The Slave Trade at Aden, Part 1
The records of the Board of Control, the Government body set up in the late 18th century to supervise the activities of the East India Company, contain collections of correspondence relating to kidnapped Indians, often children, who were sold as slaves along the coasts of the Red Sea and the Persian Gulf. The Government of India was keen to close down this disturbing trade and the correspondence which flowed between Calcutta, Bombay and British officials in Aden and the Gulf show the different measures taken to protect children from slavers, and to reunite those rescued from slavery with their families in India.
However, this could be a difficult undertaking, as the case of a boy named Nusseeb illustrates. The case was initially investigated in November 1843 by J H Patton, Chief Magistrate of Calcutta, who acting on information received from Captain S B Haines, Political Agent at Aden, found Nusseeb on board the ship Aden Merchant which was in the port of Calcutta at the time. In a statement, Nusseeb gave his age as 16 or 17, and denied that he was a slave. He claimed that two years previously he had been the slave of a man name Ali Ibn Hamid in Aden, but that he was badly treated and so ran away. He then freely offered his services as a khalasi (a dockyard worker or sailor). He stated that he shipped aboard the Aden Merchant at Aden in the summer of 1843 on wages of 6 rupees per month, and that he was happy on board the ship, had plenty to eat and drink, and was never ill-treated. Several of his shipmates, including Ali Abdullah, the supercargo of the ship, also gave statements that Nusseeb was a free member of the crew.
Banks of the Hooghly at Calcutta, with the court house in the distance c1872 Photo 179/(4) Images Online
This information was relayed back to Captain Haines in Aden, who was clearly angered by the lack of success of Chief Magistrate Patton in prosecuting Ali Abdullah for slave-dealing. Writing to the Secretary to the Government of Bombay, Captain Haines stated that it was “an incontrovertible fact known now to all Aden” that Ali Abdullah had purchased Nusseeb from Ali Ibn Hamid for 35 German Crowns. Captain Haines claimed also to have discovered that Ali Abdullah had purchased other slaves, whom he had then mixed with the crew, unknown to the principal owner of the ship, and further that he had charged the owner for them as lascars. He pointed out that the evidence gathered by Chief Magistrate Patton was “…from parties more or less likely to be involved in difficulties if any facts were revealed”.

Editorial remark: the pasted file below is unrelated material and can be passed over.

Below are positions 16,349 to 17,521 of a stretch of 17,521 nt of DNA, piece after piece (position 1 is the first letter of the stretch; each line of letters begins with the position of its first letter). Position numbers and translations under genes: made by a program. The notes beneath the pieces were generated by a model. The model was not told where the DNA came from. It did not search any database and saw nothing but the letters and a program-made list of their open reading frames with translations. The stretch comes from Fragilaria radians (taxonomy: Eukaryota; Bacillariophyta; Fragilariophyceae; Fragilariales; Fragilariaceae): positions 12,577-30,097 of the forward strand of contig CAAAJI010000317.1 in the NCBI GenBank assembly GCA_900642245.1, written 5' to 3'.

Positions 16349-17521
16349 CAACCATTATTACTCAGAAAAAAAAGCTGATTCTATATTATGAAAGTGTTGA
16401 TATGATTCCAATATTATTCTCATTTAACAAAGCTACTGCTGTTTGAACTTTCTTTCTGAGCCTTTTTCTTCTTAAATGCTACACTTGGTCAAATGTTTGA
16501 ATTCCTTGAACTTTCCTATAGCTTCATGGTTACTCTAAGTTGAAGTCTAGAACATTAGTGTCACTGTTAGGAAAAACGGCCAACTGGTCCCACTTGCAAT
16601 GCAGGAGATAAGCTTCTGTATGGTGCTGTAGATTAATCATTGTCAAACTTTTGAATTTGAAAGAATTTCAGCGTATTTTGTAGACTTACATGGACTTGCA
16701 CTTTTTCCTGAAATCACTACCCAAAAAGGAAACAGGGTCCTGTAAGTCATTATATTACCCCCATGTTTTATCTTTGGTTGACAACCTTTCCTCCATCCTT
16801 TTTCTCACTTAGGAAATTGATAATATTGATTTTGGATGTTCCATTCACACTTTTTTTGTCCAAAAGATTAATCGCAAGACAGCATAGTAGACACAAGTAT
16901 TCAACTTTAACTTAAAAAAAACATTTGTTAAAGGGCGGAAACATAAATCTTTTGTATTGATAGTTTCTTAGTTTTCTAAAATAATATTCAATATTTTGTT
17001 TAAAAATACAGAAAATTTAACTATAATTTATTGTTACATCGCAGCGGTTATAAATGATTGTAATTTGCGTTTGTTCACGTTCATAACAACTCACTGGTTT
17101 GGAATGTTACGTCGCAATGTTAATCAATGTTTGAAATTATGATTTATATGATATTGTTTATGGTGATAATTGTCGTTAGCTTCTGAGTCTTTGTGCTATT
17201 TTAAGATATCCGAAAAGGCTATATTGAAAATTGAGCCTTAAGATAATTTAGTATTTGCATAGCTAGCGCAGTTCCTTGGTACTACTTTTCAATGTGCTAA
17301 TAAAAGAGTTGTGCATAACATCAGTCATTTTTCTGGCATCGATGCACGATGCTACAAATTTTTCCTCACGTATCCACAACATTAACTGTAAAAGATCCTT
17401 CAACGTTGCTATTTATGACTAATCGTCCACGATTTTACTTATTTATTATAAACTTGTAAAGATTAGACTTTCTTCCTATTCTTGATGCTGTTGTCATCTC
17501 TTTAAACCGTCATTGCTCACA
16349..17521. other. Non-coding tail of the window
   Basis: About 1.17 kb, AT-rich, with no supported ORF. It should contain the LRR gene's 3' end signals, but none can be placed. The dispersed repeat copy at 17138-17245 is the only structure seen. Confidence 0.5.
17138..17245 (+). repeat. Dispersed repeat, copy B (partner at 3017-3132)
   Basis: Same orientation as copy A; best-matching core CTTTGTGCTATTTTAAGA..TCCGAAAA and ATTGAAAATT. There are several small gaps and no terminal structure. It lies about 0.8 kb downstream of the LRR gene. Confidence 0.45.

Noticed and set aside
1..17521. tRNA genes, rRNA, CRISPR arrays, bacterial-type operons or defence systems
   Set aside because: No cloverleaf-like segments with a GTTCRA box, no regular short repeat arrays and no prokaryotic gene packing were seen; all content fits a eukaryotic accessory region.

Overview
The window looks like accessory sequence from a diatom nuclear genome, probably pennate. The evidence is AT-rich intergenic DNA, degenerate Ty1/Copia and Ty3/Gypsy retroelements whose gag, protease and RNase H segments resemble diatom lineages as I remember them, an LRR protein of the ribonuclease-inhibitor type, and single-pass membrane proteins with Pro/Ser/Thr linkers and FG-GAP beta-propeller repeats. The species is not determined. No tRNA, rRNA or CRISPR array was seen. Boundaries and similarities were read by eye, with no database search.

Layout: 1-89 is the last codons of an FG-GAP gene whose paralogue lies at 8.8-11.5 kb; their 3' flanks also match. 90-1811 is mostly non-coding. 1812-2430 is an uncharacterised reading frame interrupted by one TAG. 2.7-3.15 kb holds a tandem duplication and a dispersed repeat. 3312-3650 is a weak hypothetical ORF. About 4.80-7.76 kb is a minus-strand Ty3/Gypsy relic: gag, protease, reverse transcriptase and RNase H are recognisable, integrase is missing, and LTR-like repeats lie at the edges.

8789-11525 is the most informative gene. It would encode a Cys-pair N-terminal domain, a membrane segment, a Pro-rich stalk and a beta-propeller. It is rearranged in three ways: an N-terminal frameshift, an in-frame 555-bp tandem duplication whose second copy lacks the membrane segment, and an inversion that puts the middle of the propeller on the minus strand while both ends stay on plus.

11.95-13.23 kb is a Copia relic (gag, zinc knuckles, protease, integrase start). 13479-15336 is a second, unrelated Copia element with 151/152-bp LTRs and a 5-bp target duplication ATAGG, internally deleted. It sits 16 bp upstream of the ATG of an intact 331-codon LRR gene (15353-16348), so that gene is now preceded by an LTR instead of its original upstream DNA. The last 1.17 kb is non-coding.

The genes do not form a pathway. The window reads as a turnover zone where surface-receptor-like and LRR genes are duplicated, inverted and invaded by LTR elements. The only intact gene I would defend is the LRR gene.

Unhappy with this outcome, the Government of Bombay gave instructions to Captain Haines to begin a full and careful enquiry into the charge against Ali Abdullah on his return to Aden, and also into the circumstances under which he had become possessed of other slaves. The results of that enquiry will be the subject of the next Untold Lives posting.
Slave Trade, Vol 3: Proceedings regarding the charge of slave dealing against Ali Abdulla, the supercargo of the barque called the Aden Merchant, in the case of a boy named Nusseeb, who Ali Abdulla allegedly purchased from Ali Ibn Hamed of Aden, reference IOR/F/4/2066/94848 pp.1-28.
Slave Trade, Vol 6: correspondence relating to the slave trade in the Red Sea and the Persian Gulf, reference IOR/F/4/2066/94851.
Read our story about slavery in Muscat